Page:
Tension can develop when one child doesn’t use all the money set aside because of scholarships, or a lower-cost school choice. “It’s really helpful not to look at the cost of their path,” says Manske. “Instead, look at your financial capabilities, and say this is what we are willing to do.” If getting failing grades or dropping out voids the arrangement, let that be known early on. If your child decides not to attend a university, the money set aside can go toward helping them pursue their career choice.  

SCHOOLS FOR ALL, NOT JUST ONE

Setting expectations shouldn’t end with how much parents are willing to contribute to the pursuit of a four-year degree. It should also apply to the type of college or university your children can attend. According to that same survey by College Ave Student Loans conducted by Barnes & Noble College Insights,83% of parents are planning to pay for their child’s college education, and 37% of those parents expect the price tag to top $100,000 or more. 

For most Americans, paying for two children’s Ivy League educations isn’t an option, but state schools are. Well before your children begin applying to colleges, make sure you know what you can afford. One way to do that is through a net price calculator, which colleges and universities post on their websites showing how much financial aid your child is eligible for, and the expected cost of tuition minus that. 

To maximize your children’s chances of being awarded scholarships, experts say you should have them apply to schools where their grade point average and achievements make them a coveted recruit. That will improve the odds of securing merit-based aid.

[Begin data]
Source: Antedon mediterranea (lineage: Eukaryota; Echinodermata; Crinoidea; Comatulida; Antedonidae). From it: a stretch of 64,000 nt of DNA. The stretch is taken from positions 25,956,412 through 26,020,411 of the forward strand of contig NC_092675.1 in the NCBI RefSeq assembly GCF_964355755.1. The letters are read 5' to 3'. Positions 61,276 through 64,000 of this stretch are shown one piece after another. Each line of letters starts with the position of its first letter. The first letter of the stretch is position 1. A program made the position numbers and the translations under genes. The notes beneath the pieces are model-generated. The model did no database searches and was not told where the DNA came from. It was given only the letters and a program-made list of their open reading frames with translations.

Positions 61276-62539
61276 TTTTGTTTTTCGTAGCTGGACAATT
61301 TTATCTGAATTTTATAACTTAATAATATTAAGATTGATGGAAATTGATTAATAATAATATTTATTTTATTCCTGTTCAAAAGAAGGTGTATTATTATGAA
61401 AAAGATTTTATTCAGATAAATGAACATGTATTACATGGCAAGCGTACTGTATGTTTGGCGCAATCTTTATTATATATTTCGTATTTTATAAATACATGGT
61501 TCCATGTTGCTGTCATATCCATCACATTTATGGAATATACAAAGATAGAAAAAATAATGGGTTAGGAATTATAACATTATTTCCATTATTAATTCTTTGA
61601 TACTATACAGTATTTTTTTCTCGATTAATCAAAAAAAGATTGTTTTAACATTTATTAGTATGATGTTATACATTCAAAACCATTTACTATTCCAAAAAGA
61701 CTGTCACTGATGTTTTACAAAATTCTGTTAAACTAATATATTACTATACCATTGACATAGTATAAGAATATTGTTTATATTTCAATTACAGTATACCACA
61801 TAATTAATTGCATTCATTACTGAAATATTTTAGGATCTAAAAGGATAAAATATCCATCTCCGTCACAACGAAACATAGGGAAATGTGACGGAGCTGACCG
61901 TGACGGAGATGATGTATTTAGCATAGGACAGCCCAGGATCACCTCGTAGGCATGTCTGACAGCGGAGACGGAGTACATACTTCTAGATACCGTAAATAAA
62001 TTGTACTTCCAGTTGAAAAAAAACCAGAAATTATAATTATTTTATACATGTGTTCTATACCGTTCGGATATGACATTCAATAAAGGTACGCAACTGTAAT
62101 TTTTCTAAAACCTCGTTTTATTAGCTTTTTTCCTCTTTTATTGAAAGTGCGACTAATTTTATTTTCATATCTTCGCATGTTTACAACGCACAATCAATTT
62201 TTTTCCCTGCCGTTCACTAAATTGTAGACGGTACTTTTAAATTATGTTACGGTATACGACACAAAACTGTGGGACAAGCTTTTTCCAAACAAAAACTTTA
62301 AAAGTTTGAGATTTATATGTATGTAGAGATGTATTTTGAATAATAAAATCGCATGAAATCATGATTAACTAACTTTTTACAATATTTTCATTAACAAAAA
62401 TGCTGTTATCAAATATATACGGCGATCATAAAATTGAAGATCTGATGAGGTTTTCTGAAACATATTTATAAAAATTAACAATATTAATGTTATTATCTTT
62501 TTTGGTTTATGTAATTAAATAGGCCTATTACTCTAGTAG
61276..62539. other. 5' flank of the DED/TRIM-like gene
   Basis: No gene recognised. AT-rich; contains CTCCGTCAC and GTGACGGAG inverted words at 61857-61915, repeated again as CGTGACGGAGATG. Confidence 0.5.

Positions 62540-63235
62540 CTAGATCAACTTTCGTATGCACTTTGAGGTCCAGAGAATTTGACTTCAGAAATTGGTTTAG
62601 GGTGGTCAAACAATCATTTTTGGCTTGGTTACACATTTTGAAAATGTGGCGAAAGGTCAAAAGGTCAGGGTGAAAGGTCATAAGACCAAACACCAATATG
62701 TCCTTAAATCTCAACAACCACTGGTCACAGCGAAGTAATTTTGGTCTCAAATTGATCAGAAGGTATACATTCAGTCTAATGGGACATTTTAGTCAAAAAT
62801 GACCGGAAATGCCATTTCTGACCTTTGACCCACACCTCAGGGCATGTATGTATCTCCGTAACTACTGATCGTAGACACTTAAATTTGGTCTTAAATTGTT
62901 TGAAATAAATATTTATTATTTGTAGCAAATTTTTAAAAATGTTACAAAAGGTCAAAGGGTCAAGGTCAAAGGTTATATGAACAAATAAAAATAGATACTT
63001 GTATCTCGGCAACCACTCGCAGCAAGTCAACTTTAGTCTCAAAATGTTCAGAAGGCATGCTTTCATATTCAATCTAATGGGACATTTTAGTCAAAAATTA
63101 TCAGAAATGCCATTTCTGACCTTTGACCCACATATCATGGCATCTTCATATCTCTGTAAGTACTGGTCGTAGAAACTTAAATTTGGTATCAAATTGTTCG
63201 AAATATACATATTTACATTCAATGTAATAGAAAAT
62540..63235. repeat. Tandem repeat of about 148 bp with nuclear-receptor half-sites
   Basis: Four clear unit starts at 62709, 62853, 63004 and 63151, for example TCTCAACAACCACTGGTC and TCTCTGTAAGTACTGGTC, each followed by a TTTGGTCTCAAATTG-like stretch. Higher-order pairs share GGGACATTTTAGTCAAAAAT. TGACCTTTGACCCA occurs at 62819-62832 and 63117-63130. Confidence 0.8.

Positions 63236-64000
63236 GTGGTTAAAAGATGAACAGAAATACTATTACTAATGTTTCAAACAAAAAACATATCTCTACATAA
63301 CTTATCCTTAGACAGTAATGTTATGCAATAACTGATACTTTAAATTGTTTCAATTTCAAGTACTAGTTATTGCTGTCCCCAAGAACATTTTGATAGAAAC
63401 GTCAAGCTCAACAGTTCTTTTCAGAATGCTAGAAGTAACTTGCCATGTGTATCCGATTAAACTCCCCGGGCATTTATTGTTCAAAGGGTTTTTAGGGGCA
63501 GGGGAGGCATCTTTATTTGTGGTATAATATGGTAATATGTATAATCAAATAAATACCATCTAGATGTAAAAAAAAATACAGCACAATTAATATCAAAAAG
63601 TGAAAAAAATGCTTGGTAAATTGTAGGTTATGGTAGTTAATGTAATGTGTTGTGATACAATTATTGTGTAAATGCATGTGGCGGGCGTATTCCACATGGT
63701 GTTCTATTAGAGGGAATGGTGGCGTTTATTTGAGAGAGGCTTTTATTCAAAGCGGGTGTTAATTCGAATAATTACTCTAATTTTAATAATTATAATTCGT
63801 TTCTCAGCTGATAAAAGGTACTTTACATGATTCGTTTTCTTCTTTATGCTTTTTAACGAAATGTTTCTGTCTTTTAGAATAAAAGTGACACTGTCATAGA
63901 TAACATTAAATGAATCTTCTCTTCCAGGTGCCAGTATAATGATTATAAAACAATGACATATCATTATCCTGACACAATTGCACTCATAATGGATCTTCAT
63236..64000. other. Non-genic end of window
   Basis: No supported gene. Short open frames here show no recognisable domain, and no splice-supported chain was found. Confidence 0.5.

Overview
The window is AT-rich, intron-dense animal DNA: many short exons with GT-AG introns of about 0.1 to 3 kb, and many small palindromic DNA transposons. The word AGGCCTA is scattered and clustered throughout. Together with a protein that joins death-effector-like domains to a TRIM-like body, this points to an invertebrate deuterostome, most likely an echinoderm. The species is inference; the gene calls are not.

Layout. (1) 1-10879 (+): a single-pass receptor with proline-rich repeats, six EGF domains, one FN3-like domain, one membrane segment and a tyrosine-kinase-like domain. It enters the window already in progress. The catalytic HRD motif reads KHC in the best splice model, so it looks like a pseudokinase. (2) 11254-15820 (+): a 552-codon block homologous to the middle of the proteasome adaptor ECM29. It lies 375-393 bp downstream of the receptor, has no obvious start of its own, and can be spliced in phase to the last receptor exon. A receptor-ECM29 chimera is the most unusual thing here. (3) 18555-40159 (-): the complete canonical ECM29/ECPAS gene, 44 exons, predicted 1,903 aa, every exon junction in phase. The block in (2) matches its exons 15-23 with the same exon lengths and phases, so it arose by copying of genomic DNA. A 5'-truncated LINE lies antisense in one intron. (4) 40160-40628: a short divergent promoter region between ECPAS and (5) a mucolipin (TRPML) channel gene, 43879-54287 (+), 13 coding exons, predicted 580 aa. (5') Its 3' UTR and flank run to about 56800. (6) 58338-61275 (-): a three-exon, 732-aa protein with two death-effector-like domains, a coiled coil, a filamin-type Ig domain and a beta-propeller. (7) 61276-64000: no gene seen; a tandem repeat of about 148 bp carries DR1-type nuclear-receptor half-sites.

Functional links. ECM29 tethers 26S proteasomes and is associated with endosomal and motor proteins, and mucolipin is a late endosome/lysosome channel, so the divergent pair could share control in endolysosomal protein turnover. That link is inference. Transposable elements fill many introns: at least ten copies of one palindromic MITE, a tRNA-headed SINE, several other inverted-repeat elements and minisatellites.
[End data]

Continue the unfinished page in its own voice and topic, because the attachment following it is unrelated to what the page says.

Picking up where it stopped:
Once you’ve got everything calculated, if you still have a gap after federal student loans in the student’s name have been exhausted, private student loans can help cover the costs. Make sure to shop around for options that best meet your family’s needs, with lenders like College Ave Student Loans, to find things like flexible repayment plans, competitive rates, and great customer service.

For siblings who are attending the same university, Jacqui Kearns, who heads up financial education initiatives at Affinity Federal Credit Union, says to check with the financial aid office to see if there are any sibling discounts that could defray some of the cost. Kearns pointed to New York state as one example of a school system that offers discounts for second, third, and fourth children. Even universities are willing to work with families who want a second child to attend their school, she says. 

THINKING OUTSIDE THE BOX IS A REQUIREMENT 

Ultimately, putting two or more kids through college is going to require that parents think outside the box, particularly if financial aid, grants, scholarships, and even student loans aren’t going to be enough. With the COVID-19 pandemic, colleges and universities are closed across the country, and without a clear answer as to when and if they will reopen, distance learning is becoming a viable option for college-bound students. It can also be a lot cheaper than attending a school where you have tuition and room and board. 

 “It comes down to talking to your family early on and really understanding in the freshman year of high school what debt obligation you want your child to come out with,” says Kearns. “It doesn’t matter what position they are in line. It’s about their dreams and aspirations.”